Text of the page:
Hamilton's Biking and Micro-mobility Programme will look at ways to encourage people to bike, e-scoot or skate safely and enjoyably around our great river city. Micro-mobility is referring to e-scooters and e-skateboards.
Biking and micro-mobility is increasingly critical to the success of Hamilton's transport network, our ability to grow, how our residents want the city to function and our wellbeing.
It also plays a critical role in supporting Council's priority of being a city that's easy to live in – which is all about creating a place where people can safely access most of the things they need within 20 minutes, by walking, cycling, scootering and skating.
What is this programme about?
We are preparing a city-wide plan that aims to encourage biking and micro-mobility (for example, bikes, e-scooters and e-skateboards) as an attractive transport option for people to get around our city. Getting this right can make our streets better for everyone, improving safety and reducing congestion and pollution.
The programme will likely include a wide range of projects and actions, such as new cycleways, safety and education initiatives, as well as supporting policy, regulation and end-of-trip facilities.
While this programme is focused on biking and micro-mobility (bikes, e-scooters and e-skateboards) we are also committed to improving other transport modes such as walking and public transport. What are the benefits of this programme?
- Supports more people living in our city
- More easy, safe and affordable ways to get around
- A better functioning transport network
- Less need for additional road capacity
- Is good for our economy
- Actively responds to the challenges of climate change
How will this programme be developed?
A business case process is being used to develop a prioritised programme of projects and actions. Councillors, partners, stakeholders and the community will be involved throughout the development of the programme.What's happened so far?
We have drawn on previous community engagement, surveys and data sources, and local and international best practice to develop a long list of ideas. We then analysed these ideas to create a short list of four themes or focus areas for people to consider, weigh up and give us feedback on.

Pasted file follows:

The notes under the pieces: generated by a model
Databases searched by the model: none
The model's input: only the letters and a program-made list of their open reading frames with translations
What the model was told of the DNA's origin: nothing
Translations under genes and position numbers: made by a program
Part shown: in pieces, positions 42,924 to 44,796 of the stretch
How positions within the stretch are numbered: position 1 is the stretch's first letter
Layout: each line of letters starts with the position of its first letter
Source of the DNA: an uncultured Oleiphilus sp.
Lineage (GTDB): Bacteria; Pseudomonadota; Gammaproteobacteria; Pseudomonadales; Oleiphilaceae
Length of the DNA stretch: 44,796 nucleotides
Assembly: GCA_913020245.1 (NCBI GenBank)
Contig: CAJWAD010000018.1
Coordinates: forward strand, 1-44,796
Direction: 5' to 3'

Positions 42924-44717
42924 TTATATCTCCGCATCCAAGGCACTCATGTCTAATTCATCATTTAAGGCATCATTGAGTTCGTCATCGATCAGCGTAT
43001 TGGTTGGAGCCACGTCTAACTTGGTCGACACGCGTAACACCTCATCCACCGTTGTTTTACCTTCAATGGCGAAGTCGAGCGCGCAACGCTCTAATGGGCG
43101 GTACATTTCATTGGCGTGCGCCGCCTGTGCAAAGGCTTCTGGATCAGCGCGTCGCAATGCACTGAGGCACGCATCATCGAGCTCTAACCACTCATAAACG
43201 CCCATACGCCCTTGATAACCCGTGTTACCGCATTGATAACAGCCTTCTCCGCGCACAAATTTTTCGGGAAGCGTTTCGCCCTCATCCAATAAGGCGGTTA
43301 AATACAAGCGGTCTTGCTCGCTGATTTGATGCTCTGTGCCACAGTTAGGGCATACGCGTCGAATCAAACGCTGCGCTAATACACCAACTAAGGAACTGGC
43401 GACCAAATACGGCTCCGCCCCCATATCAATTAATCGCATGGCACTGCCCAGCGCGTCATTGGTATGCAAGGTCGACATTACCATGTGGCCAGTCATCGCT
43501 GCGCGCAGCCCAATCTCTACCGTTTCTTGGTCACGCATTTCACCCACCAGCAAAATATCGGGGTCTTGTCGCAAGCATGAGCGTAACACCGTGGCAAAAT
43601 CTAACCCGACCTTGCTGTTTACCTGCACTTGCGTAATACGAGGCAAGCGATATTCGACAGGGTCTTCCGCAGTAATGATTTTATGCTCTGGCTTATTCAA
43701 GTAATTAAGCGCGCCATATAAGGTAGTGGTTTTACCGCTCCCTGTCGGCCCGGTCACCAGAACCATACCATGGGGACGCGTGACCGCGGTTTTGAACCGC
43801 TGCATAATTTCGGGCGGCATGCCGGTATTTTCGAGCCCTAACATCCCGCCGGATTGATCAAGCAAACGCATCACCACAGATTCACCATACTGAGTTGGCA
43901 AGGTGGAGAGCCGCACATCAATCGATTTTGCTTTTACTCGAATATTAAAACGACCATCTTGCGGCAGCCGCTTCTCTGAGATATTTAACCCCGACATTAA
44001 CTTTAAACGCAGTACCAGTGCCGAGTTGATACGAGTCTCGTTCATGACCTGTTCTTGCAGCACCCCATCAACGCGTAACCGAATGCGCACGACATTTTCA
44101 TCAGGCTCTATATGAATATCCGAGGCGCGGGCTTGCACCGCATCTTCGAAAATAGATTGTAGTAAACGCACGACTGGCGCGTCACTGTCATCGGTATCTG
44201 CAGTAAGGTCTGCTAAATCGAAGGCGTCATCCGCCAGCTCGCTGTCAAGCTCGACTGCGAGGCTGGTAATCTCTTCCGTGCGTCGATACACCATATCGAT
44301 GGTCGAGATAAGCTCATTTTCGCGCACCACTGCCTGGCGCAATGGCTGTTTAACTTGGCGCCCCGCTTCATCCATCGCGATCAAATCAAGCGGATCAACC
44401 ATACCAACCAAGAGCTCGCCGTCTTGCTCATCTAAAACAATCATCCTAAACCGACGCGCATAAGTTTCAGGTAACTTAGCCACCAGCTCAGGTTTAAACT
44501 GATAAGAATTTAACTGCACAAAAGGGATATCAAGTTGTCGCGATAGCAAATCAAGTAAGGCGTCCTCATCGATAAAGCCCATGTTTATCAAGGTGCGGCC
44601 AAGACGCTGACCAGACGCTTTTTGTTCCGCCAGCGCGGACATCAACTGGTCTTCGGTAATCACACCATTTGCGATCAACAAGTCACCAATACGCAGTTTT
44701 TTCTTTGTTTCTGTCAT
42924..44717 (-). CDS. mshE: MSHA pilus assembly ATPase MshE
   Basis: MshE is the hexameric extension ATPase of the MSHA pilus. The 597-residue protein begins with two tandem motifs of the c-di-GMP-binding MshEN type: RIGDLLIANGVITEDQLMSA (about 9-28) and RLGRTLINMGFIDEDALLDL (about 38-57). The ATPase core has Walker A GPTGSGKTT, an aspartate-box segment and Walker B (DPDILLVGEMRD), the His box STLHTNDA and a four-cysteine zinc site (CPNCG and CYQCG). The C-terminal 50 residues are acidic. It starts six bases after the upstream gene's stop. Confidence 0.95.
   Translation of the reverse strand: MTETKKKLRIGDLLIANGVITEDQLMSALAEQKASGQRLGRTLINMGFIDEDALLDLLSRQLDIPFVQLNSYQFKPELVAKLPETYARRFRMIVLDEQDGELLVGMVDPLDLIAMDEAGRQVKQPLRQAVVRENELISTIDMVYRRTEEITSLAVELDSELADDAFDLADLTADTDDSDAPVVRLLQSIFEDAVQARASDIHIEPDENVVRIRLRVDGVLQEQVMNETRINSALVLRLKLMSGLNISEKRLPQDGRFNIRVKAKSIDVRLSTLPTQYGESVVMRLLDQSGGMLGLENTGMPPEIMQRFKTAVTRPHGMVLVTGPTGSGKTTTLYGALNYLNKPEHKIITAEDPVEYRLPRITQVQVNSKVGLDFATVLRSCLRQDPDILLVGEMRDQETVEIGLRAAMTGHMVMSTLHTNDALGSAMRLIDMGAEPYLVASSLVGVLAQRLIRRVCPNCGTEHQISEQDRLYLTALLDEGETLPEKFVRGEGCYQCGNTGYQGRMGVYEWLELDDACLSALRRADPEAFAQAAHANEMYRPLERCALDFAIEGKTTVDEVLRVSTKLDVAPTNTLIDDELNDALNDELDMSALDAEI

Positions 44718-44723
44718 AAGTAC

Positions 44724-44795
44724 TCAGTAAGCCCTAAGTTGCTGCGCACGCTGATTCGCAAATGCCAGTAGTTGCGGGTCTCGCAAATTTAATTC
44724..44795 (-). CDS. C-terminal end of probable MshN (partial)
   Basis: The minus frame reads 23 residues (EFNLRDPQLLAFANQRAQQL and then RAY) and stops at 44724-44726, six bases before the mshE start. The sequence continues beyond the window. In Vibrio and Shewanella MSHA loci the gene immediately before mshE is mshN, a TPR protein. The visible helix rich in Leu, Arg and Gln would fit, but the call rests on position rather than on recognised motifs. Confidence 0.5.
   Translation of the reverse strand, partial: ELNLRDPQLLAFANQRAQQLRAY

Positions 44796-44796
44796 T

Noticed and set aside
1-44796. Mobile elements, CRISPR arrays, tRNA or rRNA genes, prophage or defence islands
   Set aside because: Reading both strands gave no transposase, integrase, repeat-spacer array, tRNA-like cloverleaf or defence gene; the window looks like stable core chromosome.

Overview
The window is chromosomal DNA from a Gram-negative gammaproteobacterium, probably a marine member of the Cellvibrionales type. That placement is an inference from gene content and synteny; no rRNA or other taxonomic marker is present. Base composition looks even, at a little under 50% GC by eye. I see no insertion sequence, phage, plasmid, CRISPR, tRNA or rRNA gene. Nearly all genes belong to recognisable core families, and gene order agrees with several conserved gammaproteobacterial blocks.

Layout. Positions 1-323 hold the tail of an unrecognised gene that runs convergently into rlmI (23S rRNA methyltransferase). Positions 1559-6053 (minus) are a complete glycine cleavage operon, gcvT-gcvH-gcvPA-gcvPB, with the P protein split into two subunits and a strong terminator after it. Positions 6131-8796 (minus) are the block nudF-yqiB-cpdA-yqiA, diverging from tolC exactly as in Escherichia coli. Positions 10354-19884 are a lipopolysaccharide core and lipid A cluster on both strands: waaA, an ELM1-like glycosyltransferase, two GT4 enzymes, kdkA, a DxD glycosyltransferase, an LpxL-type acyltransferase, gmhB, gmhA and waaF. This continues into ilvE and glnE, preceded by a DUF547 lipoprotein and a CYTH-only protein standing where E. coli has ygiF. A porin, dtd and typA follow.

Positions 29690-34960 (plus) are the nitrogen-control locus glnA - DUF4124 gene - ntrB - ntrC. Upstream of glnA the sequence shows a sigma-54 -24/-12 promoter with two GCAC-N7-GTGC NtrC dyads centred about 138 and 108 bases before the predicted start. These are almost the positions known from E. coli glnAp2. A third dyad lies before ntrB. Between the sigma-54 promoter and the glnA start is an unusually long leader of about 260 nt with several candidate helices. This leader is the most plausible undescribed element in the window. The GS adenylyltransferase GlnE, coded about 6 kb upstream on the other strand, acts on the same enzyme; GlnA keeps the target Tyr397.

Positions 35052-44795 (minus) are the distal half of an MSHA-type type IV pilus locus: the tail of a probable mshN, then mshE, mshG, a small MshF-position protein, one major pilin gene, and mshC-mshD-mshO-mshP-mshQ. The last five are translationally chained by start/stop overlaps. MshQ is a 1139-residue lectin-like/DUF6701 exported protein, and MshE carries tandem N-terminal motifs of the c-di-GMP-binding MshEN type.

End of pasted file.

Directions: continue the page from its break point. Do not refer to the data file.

The four themes:
- Supporting behaviour change – "I have access to a bike and feel confident using it".
This theme focuses on promotions, education, policy and increasing access to bikes and e-scooters.
- Best use of the existing network – "I can bike to most popular places".
This theme focuses on reallocating existing street space, closing gaps in the bike network, and cleaner and tidier bike lanes.
- Cross-city Bikeways – "I can bike safely between popular places without delay".
This theme focuses on providing the highest quality bike and e-scooter facilities, connecting key city-wide destinations on selected routes.
- Connected Neighbourhoods – "I can go anywhere on my bike safely".
This theme focuses on safe door to door rides to schools, neighbourhood centres and key destinations.
What we asked you…
Who we heard from...
- 90% of respondents live in Hamilton.
- Of those, 60% live east of the river and 40% live west of the river.
- Respondents ranged from committed riders to non-riders, as shown below.
Understanding the bigger picture
We have done a lot of work already in the biking and micro-mobility space and there are a number of government policy statements that we are working towards aligning with.
Hamilton's made some great progress such as the Hamilton Western Rail Trail, but there is plenty more we would like to do to make biking and micro-mobility more attractive for getting around our city.
We have some ambitious targets that will require a number of approaches and interventions to achieve. The focus on biking and micro-mobility as alternative transport modes is just one of those approaches.
Questions or comments?
Fast facts about biking and micro-mobility in Hamilton